The Talk with Richard Gere at the screening of "Time Out of Mind" at SFIFF

To say that  I felt  the happiest woman yesterday is to say the least. I felt like the luckiest girl on this planet, because thanks to San Francisco Film Society, not only did I get a chance to meet a movie legend, Richard Gere, but I was also lucky to get a warm welcome from the actor and ask him a few questions. And it is my absolute pleasure as the Founder of this project to share with you my review of the  pleasant evening.

Last night San Francisco Film Society hosted Richard Gere at Castro Theater to present Festival's Peter J.Owens Award and screening of "Time Out of Mind" in which the actor portrays a homeless, mentally ill man living on the streets of New York. He wonders through the city looking for food, alcohol, and shelter. He tries to make contact with his estranged daughter eventually taking advantage of the social services provided by the city of New York.

San Francisco Film Society executive director Noah Cowan commented: “Richard Gere is one of cinema’s few unmistakable icons, a powerful connection to the heart of Hollywood history. But when we saw his extraordinary performance in Time Out of Mind, we were instantly reminded of something else—that he is an intoxicatingly gifted actor, capable of extraordinary depth and subtlety.”
Mr.Gere waving to the camera

Mr.Gere waving to the camera

The actor who feels strong about an issue homeless people face in our country wanted to direct the movie himself, but as he shared with us he didn't quite know how to bring it out, so he gave it to director, Oren Movermen.

First to arrive to Castro Theater was the director of the movie, Oren Movermen,  followed by Richard Gere. While everyone was still shooting Oren, I turned my camera to photograph Mr.Gere. His reaction when he saw me snapping his photos was amazing.  He waved into the camera and immediately walked towards the the press line, stopping right next to me (how lucky am I? ).

"Pleasure to meet you Mr.Gere" I said.

 What a charming, beautiful and talented man, I thought to myself.
As I stood next to him in a complete shock digesting the fact that I was standing with none other than Richard Gere, he pointed at Oren Moverman (the Director who was signing autographs at the time) and exclaimed,

       "This is the Man!", "He is the genius behind this movie".

The 65-year-old actor said he is particularly proud of his portrayal of a homeless man in Oren Moverman's film.

"What was the biggest challenge for your while filming this movie?", we asked the actor.

          "To be able to live through the experience as homeless, actually live on the street to get the reality of it. I got to see how homeless people are treated by other members of society and what I found was greatly disheartening", the actor said.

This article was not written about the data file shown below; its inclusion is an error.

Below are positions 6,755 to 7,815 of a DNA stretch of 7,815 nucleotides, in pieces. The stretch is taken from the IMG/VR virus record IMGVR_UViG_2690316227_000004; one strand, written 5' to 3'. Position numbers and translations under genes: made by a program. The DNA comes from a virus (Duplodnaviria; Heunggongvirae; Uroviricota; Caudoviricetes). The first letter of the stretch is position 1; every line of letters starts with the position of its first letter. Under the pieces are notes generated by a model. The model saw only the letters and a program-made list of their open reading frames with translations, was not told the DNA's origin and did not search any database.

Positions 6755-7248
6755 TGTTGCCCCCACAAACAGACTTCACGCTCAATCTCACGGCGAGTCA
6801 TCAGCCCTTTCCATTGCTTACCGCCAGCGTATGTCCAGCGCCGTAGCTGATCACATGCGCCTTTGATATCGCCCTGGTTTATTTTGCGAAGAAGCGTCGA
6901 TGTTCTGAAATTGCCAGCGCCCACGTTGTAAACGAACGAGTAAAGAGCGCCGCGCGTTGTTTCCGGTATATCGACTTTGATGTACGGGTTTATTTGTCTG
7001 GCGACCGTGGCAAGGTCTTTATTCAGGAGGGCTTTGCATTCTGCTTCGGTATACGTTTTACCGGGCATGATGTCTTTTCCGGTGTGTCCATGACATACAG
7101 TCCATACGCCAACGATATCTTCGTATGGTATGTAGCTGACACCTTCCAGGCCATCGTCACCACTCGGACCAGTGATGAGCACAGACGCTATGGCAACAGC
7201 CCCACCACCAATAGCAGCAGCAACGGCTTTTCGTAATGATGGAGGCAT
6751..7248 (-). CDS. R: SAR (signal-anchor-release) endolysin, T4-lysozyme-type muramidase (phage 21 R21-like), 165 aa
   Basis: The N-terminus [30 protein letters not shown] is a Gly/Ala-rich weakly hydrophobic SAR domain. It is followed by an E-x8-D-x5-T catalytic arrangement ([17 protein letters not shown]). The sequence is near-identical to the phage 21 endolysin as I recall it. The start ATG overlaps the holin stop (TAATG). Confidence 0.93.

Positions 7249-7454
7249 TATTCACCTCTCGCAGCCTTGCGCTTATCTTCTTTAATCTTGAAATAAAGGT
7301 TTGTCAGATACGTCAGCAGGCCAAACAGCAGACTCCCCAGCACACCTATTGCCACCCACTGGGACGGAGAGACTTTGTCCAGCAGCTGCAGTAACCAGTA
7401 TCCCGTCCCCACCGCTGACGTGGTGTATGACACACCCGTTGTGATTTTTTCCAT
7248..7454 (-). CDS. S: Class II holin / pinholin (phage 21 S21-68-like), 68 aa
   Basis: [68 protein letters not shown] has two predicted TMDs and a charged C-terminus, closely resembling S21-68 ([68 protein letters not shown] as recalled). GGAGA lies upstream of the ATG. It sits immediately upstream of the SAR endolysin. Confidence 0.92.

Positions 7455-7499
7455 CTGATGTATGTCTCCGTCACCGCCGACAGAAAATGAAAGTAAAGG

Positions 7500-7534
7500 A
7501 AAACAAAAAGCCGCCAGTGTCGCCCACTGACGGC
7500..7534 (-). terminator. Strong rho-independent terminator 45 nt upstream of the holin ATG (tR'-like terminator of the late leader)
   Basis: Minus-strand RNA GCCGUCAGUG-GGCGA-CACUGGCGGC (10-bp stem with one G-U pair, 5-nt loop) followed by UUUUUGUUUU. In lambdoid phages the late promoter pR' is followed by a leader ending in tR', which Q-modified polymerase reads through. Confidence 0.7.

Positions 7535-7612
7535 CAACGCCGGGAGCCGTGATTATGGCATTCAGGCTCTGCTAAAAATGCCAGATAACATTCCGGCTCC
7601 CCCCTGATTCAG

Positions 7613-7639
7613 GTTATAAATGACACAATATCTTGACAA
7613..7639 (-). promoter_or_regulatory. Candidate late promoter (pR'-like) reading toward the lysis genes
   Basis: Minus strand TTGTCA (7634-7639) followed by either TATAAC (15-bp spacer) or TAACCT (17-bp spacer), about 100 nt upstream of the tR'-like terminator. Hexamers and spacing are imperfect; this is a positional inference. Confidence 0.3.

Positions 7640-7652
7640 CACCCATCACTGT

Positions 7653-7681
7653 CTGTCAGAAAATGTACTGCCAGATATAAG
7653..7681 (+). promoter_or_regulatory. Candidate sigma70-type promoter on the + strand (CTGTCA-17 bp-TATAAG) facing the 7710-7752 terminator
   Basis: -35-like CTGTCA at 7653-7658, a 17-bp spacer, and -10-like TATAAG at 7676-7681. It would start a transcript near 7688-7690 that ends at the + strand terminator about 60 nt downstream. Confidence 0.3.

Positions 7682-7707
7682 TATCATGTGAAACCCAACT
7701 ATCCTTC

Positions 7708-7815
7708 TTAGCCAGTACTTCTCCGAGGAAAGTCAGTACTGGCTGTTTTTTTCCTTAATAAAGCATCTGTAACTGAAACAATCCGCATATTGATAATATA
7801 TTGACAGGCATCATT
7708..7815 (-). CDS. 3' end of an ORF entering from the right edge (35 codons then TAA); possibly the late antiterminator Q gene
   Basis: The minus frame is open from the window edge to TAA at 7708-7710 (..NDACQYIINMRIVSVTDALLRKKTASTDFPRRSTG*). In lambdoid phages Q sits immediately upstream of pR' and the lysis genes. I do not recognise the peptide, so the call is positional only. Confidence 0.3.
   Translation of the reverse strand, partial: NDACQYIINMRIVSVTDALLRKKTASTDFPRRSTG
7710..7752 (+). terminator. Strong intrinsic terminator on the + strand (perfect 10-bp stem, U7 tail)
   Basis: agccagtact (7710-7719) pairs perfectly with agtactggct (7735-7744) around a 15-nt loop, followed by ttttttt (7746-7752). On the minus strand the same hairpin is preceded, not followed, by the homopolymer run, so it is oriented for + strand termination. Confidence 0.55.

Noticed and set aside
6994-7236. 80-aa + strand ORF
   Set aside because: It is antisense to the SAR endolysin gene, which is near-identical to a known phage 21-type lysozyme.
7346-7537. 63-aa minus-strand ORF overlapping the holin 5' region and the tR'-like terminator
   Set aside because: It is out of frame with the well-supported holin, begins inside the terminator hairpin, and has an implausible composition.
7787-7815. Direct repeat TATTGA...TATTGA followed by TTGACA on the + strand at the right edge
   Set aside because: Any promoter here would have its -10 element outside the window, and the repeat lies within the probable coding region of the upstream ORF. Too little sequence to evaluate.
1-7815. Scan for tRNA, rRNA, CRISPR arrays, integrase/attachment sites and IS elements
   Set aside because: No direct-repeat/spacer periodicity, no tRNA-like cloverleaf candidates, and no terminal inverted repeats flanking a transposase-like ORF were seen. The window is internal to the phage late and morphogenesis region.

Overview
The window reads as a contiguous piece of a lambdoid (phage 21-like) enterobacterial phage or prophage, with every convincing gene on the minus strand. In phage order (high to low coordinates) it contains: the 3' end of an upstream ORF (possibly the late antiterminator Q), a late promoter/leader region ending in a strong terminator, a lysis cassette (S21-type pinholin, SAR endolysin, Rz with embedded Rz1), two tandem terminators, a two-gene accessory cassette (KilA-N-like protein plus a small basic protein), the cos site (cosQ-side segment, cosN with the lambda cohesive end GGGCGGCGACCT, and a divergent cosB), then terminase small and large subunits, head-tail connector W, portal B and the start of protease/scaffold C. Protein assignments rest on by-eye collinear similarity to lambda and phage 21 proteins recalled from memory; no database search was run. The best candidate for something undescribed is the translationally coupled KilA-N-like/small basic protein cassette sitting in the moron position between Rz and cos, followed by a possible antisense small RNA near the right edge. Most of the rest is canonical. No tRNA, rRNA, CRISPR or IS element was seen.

"Weren't you afraid of being recognized?"

         "I've been down there a million times, usually rushing through to try not to be recognized. But as the character I was freaked out because no on would even make an eye contact with me".

During filming of the movie, a French tourist mistaken Richard Gere (who was in character) for a homeless man and gave him leftover pizza. The tourist later found out it was the actor in a New York Post article.

Oren Movermen shared with us that movie plays more like a silent movie. The audience has to let go of the normal expectation for storytelling. It is asking the audience what it is like to be a human being?
Richard Gere mentioned how the MGM was proud of the movie and that Oprah loved it and shared it with her viewers.

When the film startedit was difficult to see Richard Gere as the homeless man, because majority of hisroles were about sexy billionaires. But as the movie progressed and because of the brilliant acting we saw it. Later in the audience someone asked if there was something about Richard Gere that attracted billionaire movies, to which Richard joked,    "Penis envy".


The film shows the bureaucracy homeless people have to deal with , choices they have to make. A real drama. It was difficult to hold back thetears toward the end of the movie. (especially when the actor looks so much like your dad).

During the conversation with Mr.Gere the actor mentioned that San Francisco has a lot more homeless people than New York. A lot of visible homeless. The audience laughed. The actor then laughed with the audience and asked,

          "Is that because you are proud of it?".

Richard Gere also shared a little about his love for Buddhism.

          "Buddhism answered me who I really am. I suggest it to all of you.   It's a great ride"

He also shared his adventure meeting the Great Dalai Lama. 

"Does Dalai Lama watch your film?", someone from the audience asked.

        "If he had, he would have said something. There were other things we   talked about . But there was one time we met and I stayed with his younger brother. He was so charming and relaxed. i was so nervous. I could tell he was asking his brother who I was in their language . Then he looked at me and said, "My brother said you are an actor. Tell me when you are crying, are you really crying? And when you are laughing, are you really laughing? ". I said yes, those were my true emotions. And the great Dalai Lama laughed hysterically. That stuck with me forever."

The evening ended with Richard Gere being honored with the Peter J. Owens Award for excellence in acting. The actor thanked the audience and San Francisco Film Society for the warmwelcome he received. Onething for sure is the sincere intention of actor-producer Gere reflected in the work of the actorand we are lucky to have watched the movie in the company of talented actor Richard Gere and director Oren Moverman.


Text by J.Belkin